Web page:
Trehalose and suspended animation

by Hugo Baillie-Johnson, UK


This short paper describes an astonishing biological mechanism which can readily be observed by anyone who has access to a modest microscope. Some plants and animals can easily enter a state of suspended animation, during which the metabolic activity of their cells can effectively be stopped, and the delicate architecture of the plasma membranes and intracellular organelles protected against extremes of cold, heat, radiation and other insults.

Examples which we can easily observe are dried yeast, brine shrimp eggs, tardigrades and certain metazoa such as bdelloid rotifers, which I have chosen to illustrate the process.

In my front garden is a birdbath, completely ignored by birds, but which has for many years harboured a profuse population of bdelloid rotifers.  These quite complex organisms are very active, and,. incidentally,  almost exclusively female. When their habitat dries up, they contract into ovoid cysts, in which state they can survive for extended periods of time. When rehydrated,  they gradually reconstitute, and return to full activity within a couple of hours. Not all survive, and a proportion rupture during rehydration, but usually, the process works pretty well.

The bdelloids in fig.1 are encysted - left to dry out on a slide, and  they have been in this state for several weeks, lying on a slide on my desk. They are contained within a thick tough case, probably derived from the syncytial membrane which is the ‘skin’ of the active animal.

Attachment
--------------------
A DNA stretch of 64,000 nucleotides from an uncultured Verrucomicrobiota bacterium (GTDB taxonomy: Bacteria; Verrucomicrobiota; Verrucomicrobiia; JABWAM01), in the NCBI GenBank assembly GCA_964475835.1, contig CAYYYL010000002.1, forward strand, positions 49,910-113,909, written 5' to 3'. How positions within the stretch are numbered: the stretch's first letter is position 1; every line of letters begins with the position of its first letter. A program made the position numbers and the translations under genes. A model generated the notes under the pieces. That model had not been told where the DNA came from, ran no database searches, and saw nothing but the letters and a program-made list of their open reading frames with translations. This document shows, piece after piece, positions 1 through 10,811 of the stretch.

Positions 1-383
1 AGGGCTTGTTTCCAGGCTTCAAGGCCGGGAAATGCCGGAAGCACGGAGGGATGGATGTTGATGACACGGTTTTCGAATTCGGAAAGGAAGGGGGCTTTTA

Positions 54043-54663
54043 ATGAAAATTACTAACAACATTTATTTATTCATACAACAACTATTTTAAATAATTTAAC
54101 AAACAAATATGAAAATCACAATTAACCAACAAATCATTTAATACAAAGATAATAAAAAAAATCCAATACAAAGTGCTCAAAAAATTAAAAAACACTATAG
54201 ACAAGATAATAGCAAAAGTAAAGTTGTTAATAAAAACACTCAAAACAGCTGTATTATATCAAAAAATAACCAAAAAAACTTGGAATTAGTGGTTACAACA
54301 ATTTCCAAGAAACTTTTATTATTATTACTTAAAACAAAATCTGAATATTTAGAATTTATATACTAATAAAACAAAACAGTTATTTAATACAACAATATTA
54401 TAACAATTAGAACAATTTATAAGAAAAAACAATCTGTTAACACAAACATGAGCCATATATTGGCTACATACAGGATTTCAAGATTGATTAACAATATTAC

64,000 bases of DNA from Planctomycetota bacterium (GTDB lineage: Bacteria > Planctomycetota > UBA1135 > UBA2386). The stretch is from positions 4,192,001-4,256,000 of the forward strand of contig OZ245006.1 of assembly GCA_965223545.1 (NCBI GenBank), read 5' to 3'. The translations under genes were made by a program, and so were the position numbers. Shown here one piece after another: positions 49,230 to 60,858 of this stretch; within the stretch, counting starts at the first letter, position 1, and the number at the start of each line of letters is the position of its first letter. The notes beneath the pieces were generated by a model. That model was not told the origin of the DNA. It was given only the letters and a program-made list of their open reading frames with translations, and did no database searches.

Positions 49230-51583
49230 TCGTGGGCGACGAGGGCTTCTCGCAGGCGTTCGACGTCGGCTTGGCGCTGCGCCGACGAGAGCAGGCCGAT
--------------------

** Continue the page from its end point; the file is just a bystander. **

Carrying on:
Fig. 1 Dried cysts of bdelloid rotifer.

Some wrinkles in the case are visible, as are some internal structures such as the trophi. There is absolutely no movement - unsurprising considering the contents are now effectively solid!
When water is added, slow swelling occurs, and a progressive line of hydration can be seen to extend slowly across the cyst. (Fig. 2).

Fig. 2. Cysts 30 mins after adding water.

Fig. 3. Cysts 60 mins after adding water.

Fig. 4. Cysts 90 mins after adding water.

After some further time, a very slow, intermittent peristaltic churning of the cyst contents starts, at the caudal pole of the cyst. In this region, the cyst contents have become sufficiently hydrated to return to a physiological condition, and the churning may help to distribute water towards the cranial pole.  This process continues for some time, and it is at this stage that the rotifer is most at risk of rupture. The next sign of life is in the anterior third of the animal, where tiny flickering structures can be seen, beating with a frequency of about 5 beats/sec. These are probably flame cells, part of the excretory apparatus of the organism, and their early activity suggests that they may be an important priority  for life support. Eventually, the organism as a whole starts to move - not yet driven by its wheel organs, but a rotatory drifting suggesting that the outer integument may be changing from a rigid case into a more flexible form, possibly secreting mucous material in the process. The contractions now start to involve the cranial part of the animal, and become quite forceful, forcing the ovoid shape first into a cylinder, and then in to a recognisable contracted version of the active animal. Finally, with more muscular activity, the metamorphosis into the final ‘worm form’ is completed, the last phase being the extension of the wheel organs and resumption of feeding and full locomotion.